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The Spokesman-Review Newspaper
Spokane, Washington  Est. May 19, 1883

The latest in a trend, Spokane Public Schools’ in-person meeting was canceled over an anti-mask crowd

It had to be the shortest live board meeting in the history of Spokane Public Schools.

Promptly at 7 p.m. Wednesday, board President Jerrall Haynes opened the meeting by asking attendees to follow Gov. Jay Inslee’s mask mandate.

Several people refused, and seconds later, Haynes hit the gavel again and led other board members and staff out the door. The meeting continued via Zoom.

The move wasn’t a surprise; the same thing happened Monday night at Central Valley and Tuesday at Nine Mile Falls, following repeated requests for attendees to wear masks.

Faced with a heavy agenda that included next year’s budget, school reopening plans and the district’s controversial equity policy, Haynes moved swiftly.

Protesters were outraged, especially as many had planned to speak during the meeting. A few were able to voice their opinions on Zoom, but most left for home or to resume protests outside the district offices.

Some accused the board of silencing their voice; most of the comments were supportive of the mask mandate and the equity policy.

The equity policy was passed unanimously later in the meeting.

“You planned this,” one woman shouted as board members left the room. “You did this on purpose,” said another.

One woman referred to board members as “scumbags,” while another led a short chant to “Vote Them Out!”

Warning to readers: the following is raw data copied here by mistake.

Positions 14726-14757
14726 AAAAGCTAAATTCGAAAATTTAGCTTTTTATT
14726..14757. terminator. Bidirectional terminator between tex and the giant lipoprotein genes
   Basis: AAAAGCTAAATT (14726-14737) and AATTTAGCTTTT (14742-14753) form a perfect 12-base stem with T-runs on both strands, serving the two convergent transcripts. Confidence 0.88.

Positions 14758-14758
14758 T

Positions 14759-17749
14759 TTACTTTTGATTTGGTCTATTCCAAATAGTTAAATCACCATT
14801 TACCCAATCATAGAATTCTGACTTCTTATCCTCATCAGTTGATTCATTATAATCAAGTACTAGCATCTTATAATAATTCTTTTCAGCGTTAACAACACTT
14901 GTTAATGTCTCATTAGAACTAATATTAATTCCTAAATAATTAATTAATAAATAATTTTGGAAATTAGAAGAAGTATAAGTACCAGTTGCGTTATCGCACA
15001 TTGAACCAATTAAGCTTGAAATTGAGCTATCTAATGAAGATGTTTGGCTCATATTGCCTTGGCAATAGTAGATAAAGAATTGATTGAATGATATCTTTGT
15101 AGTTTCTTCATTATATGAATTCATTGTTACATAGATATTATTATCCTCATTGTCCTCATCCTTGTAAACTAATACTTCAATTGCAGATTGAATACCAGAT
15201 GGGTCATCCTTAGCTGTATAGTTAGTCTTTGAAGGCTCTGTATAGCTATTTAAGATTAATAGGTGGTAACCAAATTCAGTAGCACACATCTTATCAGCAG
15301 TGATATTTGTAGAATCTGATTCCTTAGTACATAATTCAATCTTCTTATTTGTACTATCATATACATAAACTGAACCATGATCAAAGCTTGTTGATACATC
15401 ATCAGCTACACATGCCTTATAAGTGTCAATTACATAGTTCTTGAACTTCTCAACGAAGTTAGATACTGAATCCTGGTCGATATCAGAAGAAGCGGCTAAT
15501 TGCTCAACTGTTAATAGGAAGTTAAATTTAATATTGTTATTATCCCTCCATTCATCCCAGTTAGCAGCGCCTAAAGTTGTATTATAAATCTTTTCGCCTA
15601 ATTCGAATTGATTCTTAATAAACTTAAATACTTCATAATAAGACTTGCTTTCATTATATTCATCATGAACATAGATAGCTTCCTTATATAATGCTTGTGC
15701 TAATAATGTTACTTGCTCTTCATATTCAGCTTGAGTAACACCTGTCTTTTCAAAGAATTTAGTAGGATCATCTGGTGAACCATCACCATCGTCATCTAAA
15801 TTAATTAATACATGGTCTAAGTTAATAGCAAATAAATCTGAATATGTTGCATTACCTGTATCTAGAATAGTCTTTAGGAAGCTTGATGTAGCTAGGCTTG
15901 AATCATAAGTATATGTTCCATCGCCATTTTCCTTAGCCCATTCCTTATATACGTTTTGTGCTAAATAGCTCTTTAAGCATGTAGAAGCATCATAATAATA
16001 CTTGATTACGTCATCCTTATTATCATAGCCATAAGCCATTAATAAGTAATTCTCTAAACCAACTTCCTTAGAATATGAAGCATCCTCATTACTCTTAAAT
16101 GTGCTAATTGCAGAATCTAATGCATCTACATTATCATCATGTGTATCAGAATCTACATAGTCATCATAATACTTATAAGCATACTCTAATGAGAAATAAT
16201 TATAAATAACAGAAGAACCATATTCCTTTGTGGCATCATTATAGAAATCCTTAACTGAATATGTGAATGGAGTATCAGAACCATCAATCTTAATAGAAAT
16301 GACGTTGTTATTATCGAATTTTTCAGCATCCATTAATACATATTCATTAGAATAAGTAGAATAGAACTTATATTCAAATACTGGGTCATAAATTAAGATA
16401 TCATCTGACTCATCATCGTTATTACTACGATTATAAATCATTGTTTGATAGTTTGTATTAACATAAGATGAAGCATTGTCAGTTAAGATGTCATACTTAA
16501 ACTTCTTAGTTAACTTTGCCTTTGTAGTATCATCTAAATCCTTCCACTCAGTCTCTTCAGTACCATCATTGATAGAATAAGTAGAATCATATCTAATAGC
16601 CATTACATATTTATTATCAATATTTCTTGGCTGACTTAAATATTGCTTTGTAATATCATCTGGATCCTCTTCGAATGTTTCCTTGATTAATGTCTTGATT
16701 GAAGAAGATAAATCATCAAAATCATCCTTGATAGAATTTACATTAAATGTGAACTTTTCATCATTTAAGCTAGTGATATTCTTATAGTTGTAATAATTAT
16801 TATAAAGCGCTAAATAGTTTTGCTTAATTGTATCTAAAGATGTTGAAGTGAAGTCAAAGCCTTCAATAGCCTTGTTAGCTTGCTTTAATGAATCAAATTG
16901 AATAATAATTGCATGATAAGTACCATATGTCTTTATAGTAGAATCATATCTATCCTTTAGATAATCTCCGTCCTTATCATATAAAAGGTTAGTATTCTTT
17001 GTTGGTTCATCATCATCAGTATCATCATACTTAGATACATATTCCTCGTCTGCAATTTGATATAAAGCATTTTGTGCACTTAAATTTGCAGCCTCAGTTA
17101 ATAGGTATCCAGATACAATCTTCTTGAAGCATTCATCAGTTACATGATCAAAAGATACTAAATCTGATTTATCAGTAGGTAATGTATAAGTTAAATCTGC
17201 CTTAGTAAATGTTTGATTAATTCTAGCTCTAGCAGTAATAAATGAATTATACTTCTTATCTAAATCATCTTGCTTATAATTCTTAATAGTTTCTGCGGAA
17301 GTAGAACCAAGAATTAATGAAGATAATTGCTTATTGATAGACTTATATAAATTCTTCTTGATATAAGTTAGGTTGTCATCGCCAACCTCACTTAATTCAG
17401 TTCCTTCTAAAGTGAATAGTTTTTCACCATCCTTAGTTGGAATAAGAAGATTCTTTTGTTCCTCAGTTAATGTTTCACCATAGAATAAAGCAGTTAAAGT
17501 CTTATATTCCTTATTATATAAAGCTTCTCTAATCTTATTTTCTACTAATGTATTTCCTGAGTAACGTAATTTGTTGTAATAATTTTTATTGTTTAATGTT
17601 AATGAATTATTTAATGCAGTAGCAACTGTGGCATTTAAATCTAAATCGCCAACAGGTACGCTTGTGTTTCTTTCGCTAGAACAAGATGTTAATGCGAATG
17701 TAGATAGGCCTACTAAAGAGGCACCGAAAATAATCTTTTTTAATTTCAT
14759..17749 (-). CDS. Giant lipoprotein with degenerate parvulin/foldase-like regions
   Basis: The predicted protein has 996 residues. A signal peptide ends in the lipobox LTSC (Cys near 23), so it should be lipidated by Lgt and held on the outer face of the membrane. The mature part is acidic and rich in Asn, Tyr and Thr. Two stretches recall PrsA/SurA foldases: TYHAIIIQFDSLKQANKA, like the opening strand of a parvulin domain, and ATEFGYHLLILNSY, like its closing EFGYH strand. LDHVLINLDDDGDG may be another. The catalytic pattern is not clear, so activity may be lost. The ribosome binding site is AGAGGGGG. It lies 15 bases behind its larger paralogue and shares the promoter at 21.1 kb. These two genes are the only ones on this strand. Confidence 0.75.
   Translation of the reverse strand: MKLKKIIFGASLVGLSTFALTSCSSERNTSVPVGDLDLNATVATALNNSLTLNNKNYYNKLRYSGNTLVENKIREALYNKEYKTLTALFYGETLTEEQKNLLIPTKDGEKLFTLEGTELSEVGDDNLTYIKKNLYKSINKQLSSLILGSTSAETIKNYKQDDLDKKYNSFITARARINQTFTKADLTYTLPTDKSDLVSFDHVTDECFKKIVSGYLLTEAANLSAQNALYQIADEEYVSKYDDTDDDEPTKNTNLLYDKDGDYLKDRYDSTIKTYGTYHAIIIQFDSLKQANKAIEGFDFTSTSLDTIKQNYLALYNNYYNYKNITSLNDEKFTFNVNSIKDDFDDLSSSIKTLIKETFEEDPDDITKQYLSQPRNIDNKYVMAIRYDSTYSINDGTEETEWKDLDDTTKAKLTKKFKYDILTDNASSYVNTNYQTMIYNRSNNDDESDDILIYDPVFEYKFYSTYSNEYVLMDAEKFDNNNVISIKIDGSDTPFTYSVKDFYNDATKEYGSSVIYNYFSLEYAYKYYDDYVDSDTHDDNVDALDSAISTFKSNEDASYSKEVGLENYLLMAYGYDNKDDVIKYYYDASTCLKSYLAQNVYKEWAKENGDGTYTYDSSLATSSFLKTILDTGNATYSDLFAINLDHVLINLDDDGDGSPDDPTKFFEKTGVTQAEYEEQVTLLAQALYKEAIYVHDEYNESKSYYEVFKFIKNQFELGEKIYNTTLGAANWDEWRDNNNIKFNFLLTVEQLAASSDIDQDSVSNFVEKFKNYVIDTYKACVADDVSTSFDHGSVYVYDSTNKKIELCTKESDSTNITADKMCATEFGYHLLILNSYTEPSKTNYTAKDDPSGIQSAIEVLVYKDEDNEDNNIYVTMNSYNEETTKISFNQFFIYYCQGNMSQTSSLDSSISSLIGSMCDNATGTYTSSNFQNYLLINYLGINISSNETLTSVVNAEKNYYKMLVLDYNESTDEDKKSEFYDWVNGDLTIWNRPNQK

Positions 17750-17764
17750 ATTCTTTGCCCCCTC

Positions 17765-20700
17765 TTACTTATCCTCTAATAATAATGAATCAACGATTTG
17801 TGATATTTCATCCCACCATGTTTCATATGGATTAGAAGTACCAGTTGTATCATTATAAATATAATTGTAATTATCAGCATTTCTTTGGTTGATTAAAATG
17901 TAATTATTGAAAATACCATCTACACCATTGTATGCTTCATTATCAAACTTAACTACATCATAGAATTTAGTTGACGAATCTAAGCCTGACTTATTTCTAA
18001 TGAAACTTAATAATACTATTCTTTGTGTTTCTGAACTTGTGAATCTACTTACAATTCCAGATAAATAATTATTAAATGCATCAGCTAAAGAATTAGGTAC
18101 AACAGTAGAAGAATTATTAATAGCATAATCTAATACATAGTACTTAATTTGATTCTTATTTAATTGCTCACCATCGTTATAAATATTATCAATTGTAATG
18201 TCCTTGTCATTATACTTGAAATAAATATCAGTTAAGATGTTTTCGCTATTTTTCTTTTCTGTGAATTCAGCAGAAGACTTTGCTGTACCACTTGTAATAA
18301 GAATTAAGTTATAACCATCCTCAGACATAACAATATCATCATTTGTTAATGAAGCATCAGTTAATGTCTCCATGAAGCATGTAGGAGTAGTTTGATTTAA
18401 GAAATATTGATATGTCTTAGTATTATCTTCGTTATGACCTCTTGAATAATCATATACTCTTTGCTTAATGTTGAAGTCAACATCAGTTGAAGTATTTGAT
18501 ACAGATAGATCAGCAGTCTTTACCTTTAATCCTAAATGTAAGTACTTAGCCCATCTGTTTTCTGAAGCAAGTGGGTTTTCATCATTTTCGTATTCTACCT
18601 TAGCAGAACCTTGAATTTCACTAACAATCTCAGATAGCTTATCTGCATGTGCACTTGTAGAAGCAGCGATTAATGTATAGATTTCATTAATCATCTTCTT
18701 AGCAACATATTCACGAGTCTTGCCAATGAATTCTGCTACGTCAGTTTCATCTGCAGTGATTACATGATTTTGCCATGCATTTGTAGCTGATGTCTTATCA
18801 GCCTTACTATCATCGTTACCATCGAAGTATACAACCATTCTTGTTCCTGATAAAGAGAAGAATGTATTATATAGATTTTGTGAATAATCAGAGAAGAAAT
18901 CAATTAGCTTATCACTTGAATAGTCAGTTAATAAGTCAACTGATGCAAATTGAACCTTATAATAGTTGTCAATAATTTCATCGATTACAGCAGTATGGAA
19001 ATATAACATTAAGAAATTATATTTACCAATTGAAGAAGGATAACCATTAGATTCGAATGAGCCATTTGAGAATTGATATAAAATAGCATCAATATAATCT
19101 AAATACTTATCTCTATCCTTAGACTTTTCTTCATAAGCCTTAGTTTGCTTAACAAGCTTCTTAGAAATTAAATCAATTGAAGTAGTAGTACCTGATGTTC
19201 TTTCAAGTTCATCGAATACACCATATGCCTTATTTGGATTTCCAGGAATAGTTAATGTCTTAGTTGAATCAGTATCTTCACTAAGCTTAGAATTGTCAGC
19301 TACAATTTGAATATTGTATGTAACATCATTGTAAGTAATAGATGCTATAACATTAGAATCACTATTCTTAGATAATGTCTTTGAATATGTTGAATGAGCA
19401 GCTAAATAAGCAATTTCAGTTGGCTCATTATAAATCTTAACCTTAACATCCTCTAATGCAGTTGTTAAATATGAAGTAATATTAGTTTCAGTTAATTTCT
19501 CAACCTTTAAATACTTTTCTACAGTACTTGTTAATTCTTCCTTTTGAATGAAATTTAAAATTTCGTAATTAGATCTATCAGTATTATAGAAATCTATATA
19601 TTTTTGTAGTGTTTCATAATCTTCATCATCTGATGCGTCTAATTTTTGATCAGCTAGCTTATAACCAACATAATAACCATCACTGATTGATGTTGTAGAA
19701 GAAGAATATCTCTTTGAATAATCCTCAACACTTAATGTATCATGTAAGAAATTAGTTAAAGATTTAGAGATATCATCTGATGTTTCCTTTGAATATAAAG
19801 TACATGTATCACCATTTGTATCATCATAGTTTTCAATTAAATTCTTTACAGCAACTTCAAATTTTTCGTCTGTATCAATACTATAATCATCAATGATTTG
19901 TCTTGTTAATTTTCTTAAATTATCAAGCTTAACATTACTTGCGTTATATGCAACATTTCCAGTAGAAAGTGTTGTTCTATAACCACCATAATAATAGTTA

However, the board got quickly down to business while a few people resumed their protests outside.

Russell Neff, one of the organizers of the Open Spokane Schools group, said he felt the board “wasn’t interested in having a conversation.”

However, Neff said he hoped to have a conversation with Haynes “in order to move forward.”

Neff also said he was disappointed in the turnout, which totaled about 50 people.

One of the attendees, Brandi Martin, said before the meeting that she didn’t want her sixth-grade son wearing a mask.

“I think it’s wrong, and we should have a choice,” Martin said.

Another mom, Tiffany McDonald, said her 8-year-old has an asthmatic condition that worsened last spring while he was forced to wear a mask.

Like Martin, she said she was unsure whether she would send her son back to his school.

However, several people told the board that they supported the mask mandate.

Savannah Gordon, an incoming junior at North Central High School, said that “getting vaccinated is what is saving lives. … If there are no masks, there is no North Central for me.”

Another woman said she believed that “it seems like a really small sacrifice to make, so that everyone can have something like a normal education.”

Later in the meeting, Superintendent Adam Swinyard noted that earlier in the day, the state superintendent’s office filed an emergency rule defining the “process for districts who willfully fail to comply” with the requirements around masks and vaccines.

The rule, which goes into effect immediately, effectively cuts funding for those districts.

Swinyard acknowledged that “it’s certainly a difficult time, and we want to respect that there are varying viewpoints.”